Surrogacy in the UK: the law

mittens on the lineIt is, and always has been, legal to enter into a surrogacy arrangement in the UK.  However, there are various rules and restrictions.

Surrogacy agreements are not binding

Surrogacy contracts are unenforceable in the UK, which means that everyone relies on each other to honour the agreement, both in respect of handing over the child and expenses and other issues.  It is also against the law for a third party (including a solicitor) to negotiate a surrogacy contract for payment.  

Many intended parents worry about what would happen if their surrogate wanted to keep the baby; equally, many surrogates worry about what would happen if the intended parents did not assume responsibility after the birth.  In fact, these problems happen rarely, with over 1,000 successful UK surrogacy cases.  However, it is always important to talk things through carefully at the outset and to set strong foundations.  Even though an agreement is not legally binding, we would normally suggest that you put things in writing, to help create clarity and good communication.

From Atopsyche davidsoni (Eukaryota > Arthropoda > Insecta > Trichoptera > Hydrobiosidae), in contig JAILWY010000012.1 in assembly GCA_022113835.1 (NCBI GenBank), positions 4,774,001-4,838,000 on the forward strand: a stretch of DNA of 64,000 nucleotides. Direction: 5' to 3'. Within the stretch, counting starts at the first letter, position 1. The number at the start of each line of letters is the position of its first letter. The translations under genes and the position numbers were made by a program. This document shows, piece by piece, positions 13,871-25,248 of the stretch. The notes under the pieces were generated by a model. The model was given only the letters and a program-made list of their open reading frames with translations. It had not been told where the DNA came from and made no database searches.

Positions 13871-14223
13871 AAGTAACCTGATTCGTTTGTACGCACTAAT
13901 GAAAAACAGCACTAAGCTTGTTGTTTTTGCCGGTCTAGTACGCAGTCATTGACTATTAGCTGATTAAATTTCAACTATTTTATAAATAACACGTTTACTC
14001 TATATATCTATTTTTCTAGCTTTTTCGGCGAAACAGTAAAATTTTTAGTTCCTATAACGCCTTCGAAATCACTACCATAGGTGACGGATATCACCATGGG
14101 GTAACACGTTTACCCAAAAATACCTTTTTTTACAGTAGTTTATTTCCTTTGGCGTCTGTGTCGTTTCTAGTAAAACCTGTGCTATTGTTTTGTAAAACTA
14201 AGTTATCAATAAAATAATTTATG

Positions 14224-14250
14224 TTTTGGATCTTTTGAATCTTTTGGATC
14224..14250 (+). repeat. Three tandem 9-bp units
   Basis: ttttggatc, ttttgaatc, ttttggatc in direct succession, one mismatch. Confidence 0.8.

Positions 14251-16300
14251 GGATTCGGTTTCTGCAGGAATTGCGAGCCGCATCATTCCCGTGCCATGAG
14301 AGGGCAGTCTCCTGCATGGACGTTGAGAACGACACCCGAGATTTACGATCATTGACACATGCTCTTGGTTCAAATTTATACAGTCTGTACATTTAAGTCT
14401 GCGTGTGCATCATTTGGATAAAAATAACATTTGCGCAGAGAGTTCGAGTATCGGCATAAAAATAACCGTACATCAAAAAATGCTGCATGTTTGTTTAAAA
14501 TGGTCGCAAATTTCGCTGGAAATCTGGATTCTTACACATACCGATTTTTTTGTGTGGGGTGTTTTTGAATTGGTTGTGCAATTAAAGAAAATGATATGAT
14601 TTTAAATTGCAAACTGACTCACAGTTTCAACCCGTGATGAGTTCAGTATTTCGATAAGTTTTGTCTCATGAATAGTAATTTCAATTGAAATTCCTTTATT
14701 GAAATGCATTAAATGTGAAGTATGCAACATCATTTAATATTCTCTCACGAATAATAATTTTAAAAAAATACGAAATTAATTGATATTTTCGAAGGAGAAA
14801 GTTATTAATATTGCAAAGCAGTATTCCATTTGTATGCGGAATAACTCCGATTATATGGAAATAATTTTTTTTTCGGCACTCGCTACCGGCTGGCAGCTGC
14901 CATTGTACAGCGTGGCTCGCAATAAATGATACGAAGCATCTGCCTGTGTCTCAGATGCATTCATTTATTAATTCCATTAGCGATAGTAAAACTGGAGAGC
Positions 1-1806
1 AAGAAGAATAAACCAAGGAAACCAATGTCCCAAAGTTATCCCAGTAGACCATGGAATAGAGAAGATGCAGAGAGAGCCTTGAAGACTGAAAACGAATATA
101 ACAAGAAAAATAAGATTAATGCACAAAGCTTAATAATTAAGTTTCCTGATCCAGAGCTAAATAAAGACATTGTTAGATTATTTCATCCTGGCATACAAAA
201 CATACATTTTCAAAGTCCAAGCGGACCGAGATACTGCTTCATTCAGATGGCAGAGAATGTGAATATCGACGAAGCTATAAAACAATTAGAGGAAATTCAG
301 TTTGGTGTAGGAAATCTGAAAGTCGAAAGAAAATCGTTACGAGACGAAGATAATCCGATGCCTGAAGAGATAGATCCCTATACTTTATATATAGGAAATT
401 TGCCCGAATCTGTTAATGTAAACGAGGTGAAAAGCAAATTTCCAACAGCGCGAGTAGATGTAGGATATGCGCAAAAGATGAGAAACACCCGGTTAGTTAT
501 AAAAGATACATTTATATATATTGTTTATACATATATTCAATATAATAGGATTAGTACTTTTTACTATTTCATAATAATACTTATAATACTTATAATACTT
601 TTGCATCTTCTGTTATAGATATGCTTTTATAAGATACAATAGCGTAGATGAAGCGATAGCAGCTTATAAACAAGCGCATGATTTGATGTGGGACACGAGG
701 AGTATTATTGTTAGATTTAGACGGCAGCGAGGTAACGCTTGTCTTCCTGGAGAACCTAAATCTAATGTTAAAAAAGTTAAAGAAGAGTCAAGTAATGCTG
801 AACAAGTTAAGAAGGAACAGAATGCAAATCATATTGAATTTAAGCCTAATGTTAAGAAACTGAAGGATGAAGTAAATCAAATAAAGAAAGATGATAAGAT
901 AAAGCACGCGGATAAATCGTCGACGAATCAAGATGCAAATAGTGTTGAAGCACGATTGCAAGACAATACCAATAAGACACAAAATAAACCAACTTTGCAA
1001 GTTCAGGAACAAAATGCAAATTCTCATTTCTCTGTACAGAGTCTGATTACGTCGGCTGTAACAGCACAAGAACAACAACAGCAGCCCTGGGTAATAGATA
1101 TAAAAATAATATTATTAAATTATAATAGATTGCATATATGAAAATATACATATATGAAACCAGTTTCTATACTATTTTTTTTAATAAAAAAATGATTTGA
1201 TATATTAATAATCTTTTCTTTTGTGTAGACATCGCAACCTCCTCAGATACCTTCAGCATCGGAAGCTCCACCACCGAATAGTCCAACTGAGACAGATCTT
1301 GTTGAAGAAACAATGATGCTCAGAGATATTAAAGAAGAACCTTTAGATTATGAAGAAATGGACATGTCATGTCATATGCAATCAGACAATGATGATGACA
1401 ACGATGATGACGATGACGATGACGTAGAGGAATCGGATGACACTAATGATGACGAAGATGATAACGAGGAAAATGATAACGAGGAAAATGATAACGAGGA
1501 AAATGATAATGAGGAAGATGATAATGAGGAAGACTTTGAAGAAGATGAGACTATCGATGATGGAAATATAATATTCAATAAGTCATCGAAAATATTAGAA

Ultimately, if there is a dispute about who should care for the child after the birth (and who should have contact), an application can be made to the family court for a child arrangements order.  There are only a handful of reported UK cases of this kind: in some, residence was transferred to the intended parents; in others, the surrogate has been allowed to keep the baby.  Each case is dealt with individually, the court weighing up what is in the child's best interests.  Find out more about surrogacy disputes.

Payments for UK surrogacy

It is a common misconception that it is illegal for parents to pay a UK surrogate more than expenses. In fact, there is no such offence in UK law.  The issue of payments is simply a consideration for the family court, which must authorise payments of more than reasonable expenses before it can make a parental order. 

There is no definition of reasonable expenses (nor a fixed amount as to what is allowed), so the court must decide what is reasonable in each case and in practice often takes quite a relaxed approach.  There is also now a history of the High Court retrospectively authorising payments of more than expenses in international commercial surrogacy cases.  The court always wants to know that things have been handled responsibly, and there has been no exploitation or attempt to circumvent child protection law. However, there has never been a case where the court has refused to make a parental order because too much was paid.

Surrogacy agencies

sunflowersIt is a criminal offence for third parties to receive payment for arranging surrogacy, although there is an exemption for certain non profit-making organisations.  There are three main non-profit surrogacy agencies in the UK - Brilliant Beginnings, COTS and Surrogacy UK - which operate within the permitted framework.